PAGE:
Extending on André's answer, which is the one I think you should accept.
The first step is to identify the minimal privileges needed for your app's workflow. You need to manipulate virtual volumes, from what I understand. Can you configure a new UID to do that, without a login shell and without other
root capabilities? Most Linux interfaces have config files for privilege granting, so check with the developers of the commands you need to use.
If you can create a separate UID
Then make one. Make your app run as that. Make it so that there is no bash and home for that UID, so if the app gets exploited there should be no area of your hard drive with permanent write privileges, as much as possible. Also, no opportunity for remote login on that UID. You can have a launcher script (using Upstart, Systemd, Init, whatever, not getting into those polemics) to run your app with this account ID.
If you have to use the root UID
Then understand there's more to
root than it looks like. Firstly, a process that runs as root can give up some privileges which are considered dangerous to hold. Those are called Linux capabilities. So, write a wrapper for your app that drops all irrelevant capabilities. If you need to leave some capabilities, do your research to ensure they cannot be exploited! For instance, Taking Advantage of Linux Capabilities discusses how to re-gain a full capability set starting with only specific capabilities.
See André's answer. Basically, have a tiny app do all the privileged operations so that (1) it's easy to review, you just need to validate the API and perform proper input domain validation; (2) there is less code shipped, thus less chances of exploitable bugs that completely surrender control of your app.
Another weapon that was designed to protect you in this kind of scenarios is Mandatory Access Control Linux Security Modules. By default, Linux allows
root to overwrite most Discretionary Access Control checks made on system calls. However, LSMs can still apply their own mandatory logic on calls. This allows LSMs to reduce
I could talk about AppArmor or TOMOY Linux but let's leave the elementary school toys to the toddlers. You need to look into SELinux, and actually understand it (damn. Yes, it's hard). You need to create a SELinux role, which you will apply to your process. Roles come on top of identities in SELinux to apply policies on all system calls. Roles mean that you can have a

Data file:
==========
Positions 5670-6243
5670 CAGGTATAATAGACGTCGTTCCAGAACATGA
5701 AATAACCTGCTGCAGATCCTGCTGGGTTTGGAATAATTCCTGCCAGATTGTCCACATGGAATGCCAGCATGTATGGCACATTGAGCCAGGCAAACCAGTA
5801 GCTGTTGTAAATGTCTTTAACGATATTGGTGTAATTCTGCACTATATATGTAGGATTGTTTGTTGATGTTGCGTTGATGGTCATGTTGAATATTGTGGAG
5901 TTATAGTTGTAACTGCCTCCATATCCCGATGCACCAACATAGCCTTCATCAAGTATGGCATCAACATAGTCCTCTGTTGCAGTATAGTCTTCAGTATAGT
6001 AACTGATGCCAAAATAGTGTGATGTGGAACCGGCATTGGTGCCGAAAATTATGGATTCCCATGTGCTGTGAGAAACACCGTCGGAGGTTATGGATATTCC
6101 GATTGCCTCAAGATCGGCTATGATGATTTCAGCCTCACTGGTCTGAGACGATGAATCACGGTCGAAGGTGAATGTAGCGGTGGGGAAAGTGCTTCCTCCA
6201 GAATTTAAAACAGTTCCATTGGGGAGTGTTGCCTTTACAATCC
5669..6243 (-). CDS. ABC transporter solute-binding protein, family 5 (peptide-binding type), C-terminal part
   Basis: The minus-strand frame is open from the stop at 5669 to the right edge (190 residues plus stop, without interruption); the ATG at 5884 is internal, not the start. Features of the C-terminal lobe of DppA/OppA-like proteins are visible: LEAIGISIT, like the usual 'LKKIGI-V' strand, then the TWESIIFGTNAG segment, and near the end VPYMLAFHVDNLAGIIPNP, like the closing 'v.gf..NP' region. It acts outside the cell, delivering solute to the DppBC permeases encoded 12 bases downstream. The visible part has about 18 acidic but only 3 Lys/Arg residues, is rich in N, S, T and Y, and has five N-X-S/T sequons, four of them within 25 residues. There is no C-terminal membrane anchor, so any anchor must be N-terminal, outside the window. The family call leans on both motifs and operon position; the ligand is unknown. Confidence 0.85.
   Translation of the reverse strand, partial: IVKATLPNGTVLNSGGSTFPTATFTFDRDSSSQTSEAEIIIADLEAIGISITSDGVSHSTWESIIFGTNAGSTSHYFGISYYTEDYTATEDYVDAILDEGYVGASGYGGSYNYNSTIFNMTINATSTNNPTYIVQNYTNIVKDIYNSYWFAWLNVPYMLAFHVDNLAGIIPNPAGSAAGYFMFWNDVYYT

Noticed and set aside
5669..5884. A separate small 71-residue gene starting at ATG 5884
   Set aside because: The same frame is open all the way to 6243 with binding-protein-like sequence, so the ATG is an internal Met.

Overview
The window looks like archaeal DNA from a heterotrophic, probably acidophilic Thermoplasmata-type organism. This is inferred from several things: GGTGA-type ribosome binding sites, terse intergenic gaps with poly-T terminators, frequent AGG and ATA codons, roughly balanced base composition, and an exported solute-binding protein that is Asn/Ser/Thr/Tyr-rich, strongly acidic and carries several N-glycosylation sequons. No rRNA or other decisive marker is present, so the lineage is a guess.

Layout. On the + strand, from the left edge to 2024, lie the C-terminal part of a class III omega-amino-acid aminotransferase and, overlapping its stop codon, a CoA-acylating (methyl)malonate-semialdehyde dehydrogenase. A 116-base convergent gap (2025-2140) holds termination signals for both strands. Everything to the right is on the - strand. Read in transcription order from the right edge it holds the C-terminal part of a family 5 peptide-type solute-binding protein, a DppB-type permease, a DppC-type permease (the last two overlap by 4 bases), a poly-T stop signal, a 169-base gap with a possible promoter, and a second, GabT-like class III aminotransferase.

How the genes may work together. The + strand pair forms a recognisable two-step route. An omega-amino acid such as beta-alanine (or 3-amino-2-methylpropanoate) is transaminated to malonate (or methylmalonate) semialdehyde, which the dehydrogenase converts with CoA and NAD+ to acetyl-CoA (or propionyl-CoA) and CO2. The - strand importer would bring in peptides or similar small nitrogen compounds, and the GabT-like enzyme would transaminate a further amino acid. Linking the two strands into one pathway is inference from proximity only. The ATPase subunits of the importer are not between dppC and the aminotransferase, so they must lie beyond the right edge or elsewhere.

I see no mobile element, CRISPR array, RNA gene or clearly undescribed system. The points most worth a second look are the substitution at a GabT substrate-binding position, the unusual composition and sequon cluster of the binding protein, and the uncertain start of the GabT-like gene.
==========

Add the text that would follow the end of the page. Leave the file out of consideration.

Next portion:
root user which is forbidden from doing virtually anything on the system. Here, you need to identify the system calls that you need (you can use
audit2allow to this end) and grant the role access to those system calls.
Once you've got a list of privileges, make sure to review them, and if possible to only allow them on the appropriate resources. For instance a role may be allowed to write files on /var/www but not /var/log. Which means you'll probably need to label some files on your system with a specific type, and write your own scripts to help you maintain labels. You'll also need to create a new domain for your app, so that you can write what's called a Domain and Type Enforcement policy. The policy will dictate how your app in its domain can only interact with specific other types and domains.
To summarise, the domain-type policy will ensure your process is restrained, and the role policy will ensure your UID is restrained. There is some overlap but both are necessary because you might make a mistake (or have a legitimate need) leading to the app transiting to another, less restricted domain. The SELinux role you impose on your app will ensure that transitions can only occur towards domains of your chosing.
It is still your responsibility to ensure that all the domains allowed for your roles have low enough privileges not to permanently compromise your system. This is easily achieved if (1) you prevent any of the 'exploitable' Linux capabilities; (2) you do not have shared resources between the confined app and other apps; (and (3) you deny any form of permanent storage (see the memoryless property in A Note on the Confinement Problem), so that a compromised app does not persist).
If you can't achieve that, the odds are you can't secure your system because the app just requires too much privilege. That's when it's time to hire experts so they can check that you didn't miss something!